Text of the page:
World Wide Study Bible
a Bible passage
21. Job Replies
But Job answered and said, 2Hear diligently my speech, and let this be your consolations. 3Suffer me that I may speak; and after that I have spoken, mock on. 4As for me, is my complaint to man? and if it were so, why should not my spirit be troubled? 5Mark me, and be astonished, and lay your hand upon your mouth. 6Even when I remember I am afraid, and trembling taketh hold on my flesh. 7Wherefore do the wicked live, become old, yea, are mighty in power? 8Their seed is established in their sight with them, and their offspring before their eyes. 9Their houses are safe from fear, neither is the rod of God upon them. 10Their bull gendereth, and faileth not; their cow calveth, and casteth not her calf. 11They send forth their little ones like a flock, and their children dance. 12They take the timbrel and harp, and rejoice at the sound of the organ. 13They spend their days in wealth, and in a moment go down to the grave. 14Therefore they say unto God, Depart from us; for we desire not the knowledge of thy ways. 15What is the Almighty, that we should serve him? and what profit should we have, if we pray unto him? 16Lo, their good is not in their hand: the counsel of the wicked is far from me. 17How oft is the candle of the wicked put out! and how oft cometh their destruction upon them! God distributeth sorrows in his anger. 18They are as stubble before the wind, and as chaff that the storm carrieth away. 19God layeth up his iniquity for his children: he rewardeth him, and he shall know it. 20His eyes shall see his destruction, and he shall drink of the wrath of the Almighty. 21For what pleasure hath he in his house after him, when the number of his months is cut off in the midst? 22Shall any teach God knowledge? seeing he judgeth those that are high. 23One dieth in his full strength, being wholly at ease and quiet. 24His breasts are full of milk, and his bones are moistened with marrow. 25And another dieth in the bitterness of his soul, and never eateth with pleasure. 26They shall lie down alike in the dust, and the worms shall cover them. 27Behold, I know your thoughts, and the devices which ye wrongfully imagine against me. 28For ye say, Where is the house of the prince? and where are the dwelling places of the wicked? 29Have ye not asked them that go by the way? and do ye not know their tokens, 30That the wicked is reserved to the day of destruction? they shall be brought forth to the day of wrath. 31Who shall declare his way to his face? and who shall repay him what he hath done? 32Yet shall he be brought to the grave, and shall remain in the tomb. 33The clods of the valley shall be sweet unto him, and every man shall draw after him, as there are innumerable before him. 34How then comfort ye me in vain, seeing in your answers there remaineth falsehood?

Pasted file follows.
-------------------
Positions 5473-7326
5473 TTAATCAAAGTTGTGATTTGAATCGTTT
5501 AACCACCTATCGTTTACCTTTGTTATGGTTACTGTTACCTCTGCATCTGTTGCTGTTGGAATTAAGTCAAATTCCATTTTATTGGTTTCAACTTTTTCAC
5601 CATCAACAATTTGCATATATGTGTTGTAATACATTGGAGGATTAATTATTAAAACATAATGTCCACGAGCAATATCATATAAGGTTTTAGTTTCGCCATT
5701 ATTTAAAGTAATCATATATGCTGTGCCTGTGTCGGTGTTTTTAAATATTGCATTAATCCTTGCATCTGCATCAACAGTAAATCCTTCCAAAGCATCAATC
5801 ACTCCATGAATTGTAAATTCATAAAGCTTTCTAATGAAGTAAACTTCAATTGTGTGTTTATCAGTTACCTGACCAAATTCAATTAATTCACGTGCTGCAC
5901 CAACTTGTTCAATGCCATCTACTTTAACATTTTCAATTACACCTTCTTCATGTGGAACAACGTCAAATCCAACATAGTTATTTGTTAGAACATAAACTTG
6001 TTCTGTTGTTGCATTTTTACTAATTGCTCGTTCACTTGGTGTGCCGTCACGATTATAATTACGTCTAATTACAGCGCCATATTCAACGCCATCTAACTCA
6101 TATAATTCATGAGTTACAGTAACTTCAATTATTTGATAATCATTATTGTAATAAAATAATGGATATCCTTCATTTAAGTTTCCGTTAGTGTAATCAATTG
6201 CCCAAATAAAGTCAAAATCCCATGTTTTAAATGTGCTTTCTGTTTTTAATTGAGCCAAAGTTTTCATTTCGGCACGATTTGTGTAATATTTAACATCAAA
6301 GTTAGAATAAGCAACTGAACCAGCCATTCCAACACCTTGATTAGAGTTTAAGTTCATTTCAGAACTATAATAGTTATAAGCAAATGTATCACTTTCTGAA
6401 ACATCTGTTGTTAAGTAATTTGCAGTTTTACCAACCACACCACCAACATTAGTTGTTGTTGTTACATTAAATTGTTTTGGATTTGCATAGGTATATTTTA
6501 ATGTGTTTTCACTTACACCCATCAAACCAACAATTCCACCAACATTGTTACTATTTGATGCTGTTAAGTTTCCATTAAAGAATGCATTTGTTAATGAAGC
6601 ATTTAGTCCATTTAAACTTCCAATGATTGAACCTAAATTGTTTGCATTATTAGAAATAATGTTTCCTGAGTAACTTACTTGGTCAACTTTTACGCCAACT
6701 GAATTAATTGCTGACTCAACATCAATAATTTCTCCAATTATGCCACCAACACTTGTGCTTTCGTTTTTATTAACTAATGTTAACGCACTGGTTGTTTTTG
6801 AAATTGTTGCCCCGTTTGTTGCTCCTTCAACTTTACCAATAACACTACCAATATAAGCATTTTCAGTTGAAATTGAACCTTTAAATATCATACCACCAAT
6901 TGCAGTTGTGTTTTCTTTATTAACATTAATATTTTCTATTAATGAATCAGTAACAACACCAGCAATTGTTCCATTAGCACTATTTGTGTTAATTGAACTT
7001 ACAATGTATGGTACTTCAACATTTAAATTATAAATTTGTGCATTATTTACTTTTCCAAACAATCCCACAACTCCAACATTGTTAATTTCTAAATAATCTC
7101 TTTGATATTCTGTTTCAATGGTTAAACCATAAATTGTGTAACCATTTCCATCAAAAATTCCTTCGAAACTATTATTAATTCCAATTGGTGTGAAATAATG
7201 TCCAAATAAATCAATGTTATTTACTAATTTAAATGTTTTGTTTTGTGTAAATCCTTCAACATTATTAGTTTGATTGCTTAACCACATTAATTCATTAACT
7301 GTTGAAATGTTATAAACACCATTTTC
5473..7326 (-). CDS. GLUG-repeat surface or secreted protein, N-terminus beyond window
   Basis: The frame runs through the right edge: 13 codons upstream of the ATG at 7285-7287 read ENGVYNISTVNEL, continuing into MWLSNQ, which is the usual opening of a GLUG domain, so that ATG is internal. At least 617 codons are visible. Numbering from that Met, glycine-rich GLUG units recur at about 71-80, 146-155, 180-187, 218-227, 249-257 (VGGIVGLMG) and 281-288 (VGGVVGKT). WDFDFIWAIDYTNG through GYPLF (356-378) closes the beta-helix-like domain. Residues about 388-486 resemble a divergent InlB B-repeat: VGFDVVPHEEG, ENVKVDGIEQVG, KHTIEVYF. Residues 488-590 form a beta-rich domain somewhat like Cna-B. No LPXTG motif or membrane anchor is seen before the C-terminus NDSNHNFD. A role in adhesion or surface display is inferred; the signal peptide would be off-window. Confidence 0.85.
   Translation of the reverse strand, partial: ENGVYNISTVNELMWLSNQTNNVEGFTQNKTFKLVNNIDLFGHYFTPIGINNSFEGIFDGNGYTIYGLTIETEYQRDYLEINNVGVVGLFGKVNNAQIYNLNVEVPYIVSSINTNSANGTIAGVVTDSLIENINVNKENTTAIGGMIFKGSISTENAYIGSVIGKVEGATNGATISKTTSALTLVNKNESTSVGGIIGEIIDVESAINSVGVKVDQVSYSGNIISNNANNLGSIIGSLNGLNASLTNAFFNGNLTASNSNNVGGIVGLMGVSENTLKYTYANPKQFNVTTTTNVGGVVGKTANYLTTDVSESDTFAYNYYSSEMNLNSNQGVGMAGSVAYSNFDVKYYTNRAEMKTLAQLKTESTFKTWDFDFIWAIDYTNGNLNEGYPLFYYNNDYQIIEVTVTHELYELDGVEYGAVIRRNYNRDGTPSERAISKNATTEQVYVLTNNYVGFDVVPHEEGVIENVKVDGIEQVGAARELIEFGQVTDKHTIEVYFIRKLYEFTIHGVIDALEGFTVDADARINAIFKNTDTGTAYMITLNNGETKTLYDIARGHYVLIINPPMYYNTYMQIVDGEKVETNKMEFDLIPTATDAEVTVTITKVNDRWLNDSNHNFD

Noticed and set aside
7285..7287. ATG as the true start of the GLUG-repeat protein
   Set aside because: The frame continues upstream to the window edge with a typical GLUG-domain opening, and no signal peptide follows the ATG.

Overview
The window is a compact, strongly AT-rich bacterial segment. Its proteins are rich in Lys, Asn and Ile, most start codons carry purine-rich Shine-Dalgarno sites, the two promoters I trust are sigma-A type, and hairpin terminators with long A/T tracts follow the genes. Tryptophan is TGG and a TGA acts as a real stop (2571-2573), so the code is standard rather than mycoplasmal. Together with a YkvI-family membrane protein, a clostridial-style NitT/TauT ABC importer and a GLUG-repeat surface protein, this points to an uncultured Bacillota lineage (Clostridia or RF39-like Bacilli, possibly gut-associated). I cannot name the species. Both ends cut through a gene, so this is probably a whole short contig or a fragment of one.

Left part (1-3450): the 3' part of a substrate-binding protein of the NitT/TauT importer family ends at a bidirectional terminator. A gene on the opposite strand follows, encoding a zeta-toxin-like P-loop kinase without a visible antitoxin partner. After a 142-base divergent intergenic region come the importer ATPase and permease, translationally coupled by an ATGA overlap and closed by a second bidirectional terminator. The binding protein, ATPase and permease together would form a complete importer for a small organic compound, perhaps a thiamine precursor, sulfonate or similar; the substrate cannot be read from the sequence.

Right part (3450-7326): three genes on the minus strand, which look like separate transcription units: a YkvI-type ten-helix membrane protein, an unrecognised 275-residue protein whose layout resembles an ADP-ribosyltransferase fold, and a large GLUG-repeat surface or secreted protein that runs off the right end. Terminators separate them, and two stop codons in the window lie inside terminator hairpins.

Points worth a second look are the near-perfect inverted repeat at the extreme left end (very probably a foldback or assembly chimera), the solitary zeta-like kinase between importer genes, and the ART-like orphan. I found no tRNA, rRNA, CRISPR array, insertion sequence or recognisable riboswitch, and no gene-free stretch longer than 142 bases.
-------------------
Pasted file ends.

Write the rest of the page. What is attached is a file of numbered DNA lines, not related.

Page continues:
Job comes closer to the question in dispute. This was, Whether outward prosperity is a mark of the true church, and the true members of it, so that ruin of a man's prosperity proves him a hypocrite? This they asserted, but Job denied. If they looked upon him, they might see misery enough to demand compassion, and their bold interpretations of this mysterious providence should be turned into silent wonder.
Job says, Remarkable judgments are sometimes brought upon notorious sinners, but not always. Wherefore is it so? This is the day of God's patience; and, in some way or other, he makes use of the prosperity of the wicked to serve his own counsels, while it ripens them for ruin; but the chief reason is, because he will make it appear there is another world. These prospering sinners make light of God and religion, as if because they have so much of this world, they had no need to look after another. But religion is not a vain thing. If it be so to us, we may thank ourselves for resting on the outside of it. Job shows their folly.
Job had described the prosperity of wicked people; in these verses he opposes this to what his friends had maintained about their certain ruin in this life. He reconciles this to the holiness and justice of God. Even while they prosper thus, they are light and worthless, of no account with God, or with wise men. In the height of their pomp and power, there is but a step between them and ruin. Job refers the difference Providence makes between one wicked man and another, into the wisdom of God. He is Judge of all the earth, and he will do right. So vast is the disproportion between time and eternity, that if hell be the lot of every sinner at last, it makes little difference if one goes singing thither, and another sighing. If one wicked man die in a palace, and another in a dungeon, the worm that dies not, and the fire that is not quenched, will be the same to them. Thus differences in this world are not worth perplexing ourselves about.
Job opposes the opinion of his friends, That the wicked are sure to fall into visible and remarkable ruin, and none but the wicked; upon which principle they condemned Job as wicked. Turn to whom you will, you will find that the punishment of sinners is designed more for the other world than for this, Jude 1:14, 15. The sinner is here supposed to live in a great deal of power. The sinner shall have a splendid funeral: a poor thing for any man to be proud of the prospect of. He shall have a stately monument. And a valley with springs of water to keep the turf green, was accounted an honourable burial place among eastern people; but such things are vain distinctions. Death closes his prosperity. It is but a poor encouragement to die, that others have died before us. That which makes a man die with true courage, is, with faith to remember that Jesus Christ died and was laid in the grave, not only before us, but for us. That He hath gone before us, and died for us, who is alive and liveth for us, is true consolation in the hour of death.